Our Mission: To preserve and protect the animals, plants, and natural communities
in Indian River County through advocacy, education, and public awareness.
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The Beauty and the Beast:
Something Wrong Is Going On!1

The President's Hoot by
Richard H. Baker, Ph.D.
April 2013


Photographs by Nanette Notestein.

The Beauty is Blue Cypress Lake, the most pristine place in our County and Florida and generally not visited by humans.  You can visit it as Bob Bruce and I are leading boat trips as a PIAS fundraiser.  Still as beautiful as it was when invasive humans discovered it in 1895, although based on the aging of arrowheads found there, Native Americans have been there for at least 12,000 years.

In 1915, humans massively cut down huge 500-year-old cypress trees around the lake, but left interesting deformed ones that are very beautiful in their own right - works of art.  Giant stumps can still be found around the lake, and one was moved to the McKee Botanical Gardens as a monument to what was there.  Very little pollution is found at the lake, as there are no major roads, ditches, yards or farms dumping nitrogen, phosphorus and other pollution into the Lake in contrast to troubled Lake Okeechobee.   Fortunately, the St. Johns River Water Management District preserves most of the Lake in conservation.

In contrast, another Beauty, highly visited in our county, is the Indian River Lagoon, which also had Native Americans living along it for over 12,000 years. Canals, inlets, and drainage have changed the course and flow of the waters.  These were the first critical impacts. In the last 50 years, unprecedented development led to water pollution from agriculture, invasive animals and plants, excess fertilizers, oil, paint, medicines, and old leaking septic tanks from our many yards and farms is coming into our Lagoon. Yet, our county and city officials have been unable to pass simple strong fertilizer ordinances like the West Coast Counties of Florida, Martin County, and recently the City of Rockledge.

On March 9th, I first learned that some Beast was killing our brown pelicans, when PIAS member Nanette Notestein, living in Brevard County, called about a brown pelican with a band on its leg in her yard that appeared to be ok but allowed her to get close to it.  That of course was not natural, and I suggested she should get help for it. Unfortunately, it died a few hours later.  It is fortunate that the Pelican stopped to die at her home where she gave it comfort during its last hours.  She learned that it had been banded in Rhodes Pt., Maryland on July 6, 2004 before it fledged, almost 9 years ago.  Cause of death is still undetermined.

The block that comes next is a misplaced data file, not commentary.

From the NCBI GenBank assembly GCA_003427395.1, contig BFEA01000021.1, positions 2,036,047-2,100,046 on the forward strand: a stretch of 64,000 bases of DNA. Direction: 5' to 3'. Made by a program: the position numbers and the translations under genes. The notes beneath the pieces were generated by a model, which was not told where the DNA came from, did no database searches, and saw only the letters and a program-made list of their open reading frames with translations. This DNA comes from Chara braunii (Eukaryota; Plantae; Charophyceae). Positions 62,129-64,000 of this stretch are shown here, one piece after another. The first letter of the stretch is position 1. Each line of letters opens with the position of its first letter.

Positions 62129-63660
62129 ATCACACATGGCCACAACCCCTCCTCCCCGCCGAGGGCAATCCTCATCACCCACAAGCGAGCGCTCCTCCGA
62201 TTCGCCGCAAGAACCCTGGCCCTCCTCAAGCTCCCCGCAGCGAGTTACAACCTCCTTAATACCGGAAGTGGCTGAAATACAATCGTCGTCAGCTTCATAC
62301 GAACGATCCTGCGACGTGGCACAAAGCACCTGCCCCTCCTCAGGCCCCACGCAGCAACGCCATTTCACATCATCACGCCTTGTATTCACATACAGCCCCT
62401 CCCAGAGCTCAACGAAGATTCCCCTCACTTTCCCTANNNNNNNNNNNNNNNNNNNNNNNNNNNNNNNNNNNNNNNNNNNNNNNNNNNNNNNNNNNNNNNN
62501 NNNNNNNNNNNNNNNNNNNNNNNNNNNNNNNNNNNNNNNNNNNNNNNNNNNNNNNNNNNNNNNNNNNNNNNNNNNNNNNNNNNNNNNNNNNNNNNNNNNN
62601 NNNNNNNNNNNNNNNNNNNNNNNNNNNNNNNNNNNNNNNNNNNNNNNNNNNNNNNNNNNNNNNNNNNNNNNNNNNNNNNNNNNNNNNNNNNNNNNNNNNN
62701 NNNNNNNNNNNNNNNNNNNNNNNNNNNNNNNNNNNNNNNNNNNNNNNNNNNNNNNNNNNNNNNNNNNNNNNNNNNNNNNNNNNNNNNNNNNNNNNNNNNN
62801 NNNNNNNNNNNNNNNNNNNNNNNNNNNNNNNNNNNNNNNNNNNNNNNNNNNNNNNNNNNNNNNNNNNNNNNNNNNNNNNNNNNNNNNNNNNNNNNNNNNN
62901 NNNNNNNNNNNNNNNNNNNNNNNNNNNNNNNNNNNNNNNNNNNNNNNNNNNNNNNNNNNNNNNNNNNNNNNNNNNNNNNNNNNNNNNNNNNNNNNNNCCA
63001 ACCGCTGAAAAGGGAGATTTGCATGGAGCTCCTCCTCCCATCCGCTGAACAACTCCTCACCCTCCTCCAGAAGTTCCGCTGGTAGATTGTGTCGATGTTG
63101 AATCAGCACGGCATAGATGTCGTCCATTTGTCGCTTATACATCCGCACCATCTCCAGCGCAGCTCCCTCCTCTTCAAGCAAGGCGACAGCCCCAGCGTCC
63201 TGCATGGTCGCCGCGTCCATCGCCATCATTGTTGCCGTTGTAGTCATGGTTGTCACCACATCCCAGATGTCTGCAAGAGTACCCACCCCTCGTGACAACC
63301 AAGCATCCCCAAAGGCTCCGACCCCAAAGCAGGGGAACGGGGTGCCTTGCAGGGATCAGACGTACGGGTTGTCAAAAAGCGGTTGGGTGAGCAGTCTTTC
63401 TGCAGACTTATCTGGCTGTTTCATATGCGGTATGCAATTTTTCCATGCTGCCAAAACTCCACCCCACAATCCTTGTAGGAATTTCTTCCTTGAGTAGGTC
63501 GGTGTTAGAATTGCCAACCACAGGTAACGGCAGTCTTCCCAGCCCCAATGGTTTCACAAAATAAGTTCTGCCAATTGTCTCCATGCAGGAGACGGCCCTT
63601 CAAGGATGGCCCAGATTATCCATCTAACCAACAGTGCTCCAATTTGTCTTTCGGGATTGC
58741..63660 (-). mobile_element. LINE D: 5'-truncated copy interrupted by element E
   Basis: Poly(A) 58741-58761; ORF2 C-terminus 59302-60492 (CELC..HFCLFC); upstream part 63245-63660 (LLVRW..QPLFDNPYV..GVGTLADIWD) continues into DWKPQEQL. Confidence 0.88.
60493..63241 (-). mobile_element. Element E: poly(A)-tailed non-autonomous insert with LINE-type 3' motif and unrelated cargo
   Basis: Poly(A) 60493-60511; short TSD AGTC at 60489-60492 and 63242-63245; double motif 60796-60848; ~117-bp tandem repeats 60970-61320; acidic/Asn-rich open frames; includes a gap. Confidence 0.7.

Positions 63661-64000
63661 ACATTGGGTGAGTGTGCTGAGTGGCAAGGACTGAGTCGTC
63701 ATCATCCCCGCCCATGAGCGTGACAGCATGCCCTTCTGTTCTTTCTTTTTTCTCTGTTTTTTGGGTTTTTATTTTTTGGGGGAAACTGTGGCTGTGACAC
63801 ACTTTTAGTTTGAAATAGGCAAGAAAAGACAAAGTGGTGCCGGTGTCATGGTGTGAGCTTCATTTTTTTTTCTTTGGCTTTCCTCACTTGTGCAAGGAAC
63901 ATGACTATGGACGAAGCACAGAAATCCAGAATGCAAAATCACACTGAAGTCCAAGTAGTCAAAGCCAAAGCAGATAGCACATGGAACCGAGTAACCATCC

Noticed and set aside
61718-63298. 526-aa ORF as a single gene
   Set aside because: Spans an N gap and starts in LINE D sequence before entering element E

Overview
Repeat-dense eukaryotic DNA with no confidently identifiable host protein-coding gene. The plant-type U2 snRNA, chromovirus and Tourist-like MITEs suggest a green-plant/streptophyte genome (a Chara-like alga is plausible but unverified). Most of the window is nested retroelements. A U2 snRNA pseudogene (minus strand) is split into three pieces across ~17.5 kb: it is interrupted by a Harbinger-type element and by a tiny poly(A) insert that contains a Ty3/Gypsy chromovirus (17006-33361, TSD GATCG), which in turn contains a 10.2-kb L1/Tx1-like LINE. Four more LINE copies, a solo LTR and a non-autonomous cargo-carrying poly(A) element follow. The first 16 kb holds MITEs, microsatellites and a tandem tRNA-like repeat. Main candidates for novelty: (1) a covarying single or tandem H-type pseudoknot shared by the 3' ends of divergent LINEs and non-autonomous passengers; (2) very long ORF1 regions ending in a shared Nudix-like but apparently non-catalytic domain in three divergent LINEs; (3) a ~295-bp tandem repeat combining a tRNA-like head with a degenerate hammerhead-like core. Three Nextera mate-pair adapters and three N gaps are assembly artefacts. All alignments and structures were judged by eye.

The Florida Fish and Wildlife Conservation Commission has received reports of more than 230 dead brown pelicans in Brevard County ranging from Merritt Island to Melbourne this year alone (Orlando Sentinel, March 23, 2013).  These pelicans were emaciated and have heavy parasite counts.

It is not just pelicans that are dying.  Over 55 manatees have died in Brevard and a spike of dolphin deaths this year.  Our richest marine environment in North America has had extensive blooms of microscopic algae in recent years that have triggered massive die offs of seagrass in Brevard County.  Even in areas without microscopic algae blooms, the seagrasses are gone, yes gone, from Grant to the Alma Lee Loy (17th Street) Bridge in our County. 

Scientists have not fully investigated the Beast or maybe Beasts causing this ecosystem disaster in the Lagoon.  Pelicans and dolphins eat fish that need seagrass beds to thrive, and the manatees eat seagrasses to live.  State water managers fear that the nutrient pollution is related to street runoff, lawn fertilizers and sewage getting into our Lagoon.  With the loss of seagrass, the dead manatees stomachs were full of algae, which in itself should not kill them.

The Lagoon is now dying: seagrasses and fish have disappeared for miles, manatees, dolphin, and pelicans are dying from still further unknown causes, and we may not ever know why!  Fortunately, the public is becoming aware of this ecosystem disaster and over 58 Indian River County organizations representing many thousands of people have formed the Indian River Lagoon Coalition and have signed ”A Call to Action” to get local county and city governments to show leadership to make it a priority to restore the Lagoon back to health.  Newly elected Commissioner Tim Zorc held a Lagoon symposium, where experts and the public expressed their concerns.  The County and City governments MUST take new action quickly to pass laws to save the birds, manatees, and dolphins in the Lagoon.  

1.“Somethin’ Wrong is Goin’ On, from the Earth to the Sky, and We Sit and Wonder Why!” Bob Rafkin, Florida Folksinger, 2001

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